In 1980, I associated with another lawyer who did not do any criminal work. I accepted criminal appointments for a relatively short time, and let everyone know where I landed. That year, I was re-hired by the Polk County attorney as a special prosecutor to try the first televised murder trials in Iowa, the Wolfe cases. (Polk County Iowa District Court, 1980; Doris Wolfe, and Lane Wolfe, change of venue to Pottawattamie County) I charged Mrs. Wolfe, and her two sons, with shooting and drowning Mr. Teer (her second son was granted immunity to compel testimony). Soon after those convictions, I had the opportunity to successfully defend Officer O'Leary in another televised trial. Now, I was formally on the "other side" of a big case. In O'Leary, (Madison County Iowa District Court, 1982) I was faced with the dilemma of how to use available limited resources in the officer's defense, but still utilize my experience as a prosecutor. What happened next is an important lesson to be learned.

Although budgets are strained all over, it is worse in the private sector. For most starting lawyers, especially when court-appointed, it is a different world than working for the government. Payment for legal time, depositions, and experts are doled out sparingly.

Initial Forensics Provide a Misleading Assumption

The deceased, Mr. Swinehart, was shot and killed by Officer O'Leary at close range behind the veterinary clinic in Stuart, Iowa. Swinehart had just been released from a mental hospital in Las Vegas, and was seen acting very strangely around town (including lying across railroad tracks and running in and out of phone booths). O'Leary was told by the mayor to talk to Swinehart. When he did, Swinehart grabbed the officer's gun and forced him to drive behind the clinic, ranting about how they were being invaded by Martians. I found this sketch in his belongings:

An Iowa State Patrol trooper testified at trial that he drove 130 mph from a hundred miles away, when O'Leary coded on the police band "man with a gun, mine". By the time police units arrived from neighboring towns, Swinehart was dead from one circumscribed gunshot wound to the chest, fired at a distance of 24 inches.

Forensic pathologist Dr. Earl Rose from University of Iowa Hospital testified for the state. Dr. Rose, among other things, may be best remembered by footnotes in various assassination books as the Dallas, Texas, medical examiner that was brushed aside by the Secret Service when he tried to take control of President Kennedy's body. He said that Swinehart was executed while defenseless lying on the ground, because he had a clean, supported exit wound. On the other hand, O'Leary testified he had regained control of the weapon, but Swinehart lunged forward and he fired in self-defense.

Since "unlimited" resources were no longer available, and there would be, at best, a small stipend for a defense expert not likely of Dr. Rose's reputation, the defense team (me) had a big problem. In researching this wound, I discovered in the Journal of Forensic Sciences, experiments that then assistant Washington D.C. medical examiner, Dr. Doug Dixon, had performed. He was a noted forensic pathologist who worked on the Jonestown massacre and Canary Islands plane crash cases. I called Dr. Dixon "out of the blue," told him of the case, and there was little money available to pay him. He was flattered and astonished about my proposed utilization of his experiments. He agreed to come to Winterset, Iowa for the trial, without compensation.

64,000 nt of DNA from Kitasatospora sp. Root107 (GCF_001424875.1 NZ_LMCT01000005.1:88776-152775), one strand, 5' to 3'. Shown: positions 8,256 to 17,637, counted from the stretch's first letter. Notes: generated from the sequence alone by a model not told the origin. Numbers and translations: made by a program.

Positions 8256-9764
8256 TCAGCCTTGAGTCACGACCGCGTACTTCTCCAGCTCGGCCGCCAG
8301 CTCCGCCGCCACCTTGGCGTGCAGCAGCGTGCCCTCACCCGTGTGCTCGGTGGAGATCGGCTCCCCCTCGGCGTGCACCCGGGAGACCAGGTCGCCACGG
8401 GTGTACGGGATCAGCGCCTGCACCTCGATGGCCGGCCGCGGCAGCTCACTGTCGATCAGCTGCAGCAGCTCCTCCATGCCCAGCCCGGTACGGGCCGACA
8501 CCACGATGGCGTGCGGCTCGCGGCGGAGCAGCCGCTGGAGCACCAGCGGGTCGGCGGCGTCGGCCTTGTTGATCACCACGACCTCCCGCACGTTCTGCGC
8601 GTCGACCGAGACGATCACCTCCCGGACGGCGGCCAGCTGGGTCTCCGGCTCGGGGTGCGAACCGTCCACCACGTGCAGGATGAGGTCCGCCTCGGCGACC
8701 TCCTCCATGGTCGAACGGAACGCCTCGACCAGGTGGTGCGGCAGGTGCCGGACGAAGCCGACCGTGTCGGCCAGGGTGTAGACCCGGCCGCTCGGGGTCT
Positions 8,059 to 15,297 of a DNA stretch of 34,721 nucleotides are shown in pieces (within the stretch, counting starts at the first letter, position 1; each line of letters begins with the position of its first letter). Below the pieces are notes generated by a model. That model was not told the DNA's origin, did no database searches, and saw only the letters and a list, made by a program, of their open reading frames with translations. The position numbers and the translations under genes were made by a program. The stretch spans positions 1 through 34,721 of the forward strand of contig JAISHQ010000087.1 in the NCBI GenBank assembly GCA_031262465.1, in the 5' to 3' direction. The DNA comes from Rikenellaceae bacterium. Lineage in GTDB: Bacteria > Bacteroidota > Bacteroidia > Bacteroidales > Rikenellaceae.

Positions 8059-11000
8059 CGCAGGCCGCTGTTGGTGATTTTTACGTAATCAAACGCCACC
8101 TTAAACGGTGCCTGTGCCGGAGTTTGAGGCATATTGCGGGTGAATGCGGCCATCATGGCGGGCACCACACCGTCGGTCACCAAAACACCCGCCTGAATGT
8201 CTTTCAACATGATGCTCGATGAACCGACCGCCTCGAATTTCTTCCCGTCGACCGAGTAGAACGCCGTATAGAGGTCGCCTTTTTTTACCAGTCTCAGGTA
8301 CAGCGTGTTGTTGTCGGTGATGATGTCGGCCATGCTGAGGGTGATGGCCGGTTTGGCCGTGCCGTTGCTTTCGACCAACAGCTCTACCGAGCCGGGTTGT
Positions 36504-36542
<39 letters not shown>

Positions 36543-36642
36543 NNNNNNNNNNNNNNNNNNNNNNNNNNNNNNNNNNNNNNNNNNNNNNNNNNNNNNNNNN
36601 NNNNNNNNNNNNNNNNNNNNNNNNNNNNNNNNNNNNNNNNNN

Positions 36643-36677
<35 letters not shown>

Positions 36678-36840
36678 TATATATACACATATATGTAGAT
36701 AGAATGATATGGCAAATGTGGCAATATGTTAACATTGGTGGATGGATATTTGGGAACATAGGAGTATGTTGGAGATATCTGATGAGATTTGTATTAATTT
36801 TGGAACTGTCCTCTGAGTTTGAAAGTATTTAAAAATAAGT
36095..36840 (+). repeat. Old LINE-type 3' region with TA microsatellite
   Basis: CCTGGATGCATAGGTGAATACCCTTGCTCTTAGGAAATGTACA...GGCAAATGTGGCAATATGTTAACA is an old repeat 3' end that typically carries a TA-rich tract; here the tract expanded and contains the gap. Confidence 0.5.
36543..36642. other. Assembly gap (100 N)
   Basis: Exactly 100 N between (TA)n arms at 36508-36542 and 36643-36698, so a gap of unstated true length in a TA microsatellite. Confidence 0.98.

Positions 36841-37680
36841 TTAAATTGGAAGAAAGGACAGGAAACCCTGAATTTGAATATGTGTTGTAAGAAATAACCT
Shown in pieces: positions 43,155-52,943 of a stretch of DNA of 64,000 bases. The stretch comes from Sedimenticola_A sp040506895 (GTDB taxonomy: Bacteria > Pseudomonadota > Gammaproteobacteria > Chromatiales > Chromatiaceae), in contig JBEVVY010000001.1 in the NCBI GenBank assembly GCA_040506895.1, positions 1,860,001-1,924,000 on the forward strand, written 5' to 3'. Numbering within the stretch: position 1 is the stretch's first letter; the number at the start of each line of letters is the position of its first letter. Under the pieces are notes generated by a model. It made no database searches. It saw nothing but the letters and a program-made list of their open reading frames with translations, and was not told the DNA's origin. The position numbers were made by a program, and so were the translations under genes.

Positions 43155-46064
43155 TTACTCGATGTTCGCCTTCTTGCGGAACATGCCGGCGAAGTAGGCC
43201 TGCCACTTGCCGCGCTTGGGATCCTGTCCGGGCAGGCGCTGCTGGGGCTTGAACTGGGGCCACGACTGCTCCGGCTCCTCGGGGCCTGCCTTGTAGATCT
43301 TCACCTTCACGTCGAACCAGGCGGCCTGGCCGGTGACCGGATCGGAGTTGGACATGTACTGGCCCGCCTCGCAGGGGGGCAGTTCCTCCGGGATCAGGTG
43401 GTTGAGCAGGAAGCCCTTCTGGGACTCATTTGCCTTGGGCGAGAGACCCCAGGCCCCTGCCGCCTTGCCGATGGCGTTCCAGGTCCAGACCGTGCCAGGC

Research Reveals a Hole in the Prosecution's Case

Coincidentally, before Swinehart's death, Dr. Dixon fired 52 bullets into pigs during shored exit wound experiments. He fired a .357 magnum, 158-grain ammunition, the same as Officer O'Leary used! In one of the experiments, pigs were wrapped tightly in cloth (as well as supporting the exit wound in other shots with glass, wood, and concrete). The shots were fired from a distance of twenty-four inches. Fortunately that was the same also! The deceased, as well as the animals, had the same type of exit wound, where the tissue was not "flapped" outward. Then, in another stroke of good luck, Dr. Dixon went through his forensic archive of shootings in Washington D.C., and brought the slides to the trial of a drug shooting there. In the Washington shootout, the deceased was wearing a coat and two sweaters, and was leaning forward across the top of a yellow Lincoln Continental during a drug transaction. He was shot from across the top of the car, in the same location as Swinehart's wound, but with a larger caliber gun. Dr. Dixon put the two exit wounds side-by-side on a monitor for the jury to see. They were both supported (shored) and very similar. Because of that, Dr. Rose's assumption that Officer O'Leary had executed Swinehart while lying on the ground was soundly defeated. What Dr. Rose missed, was that the tension created at Swinehart's back midline, while wearing four layers of clothing, then lunging at Officer O'Leary, was the wound support, not the ground.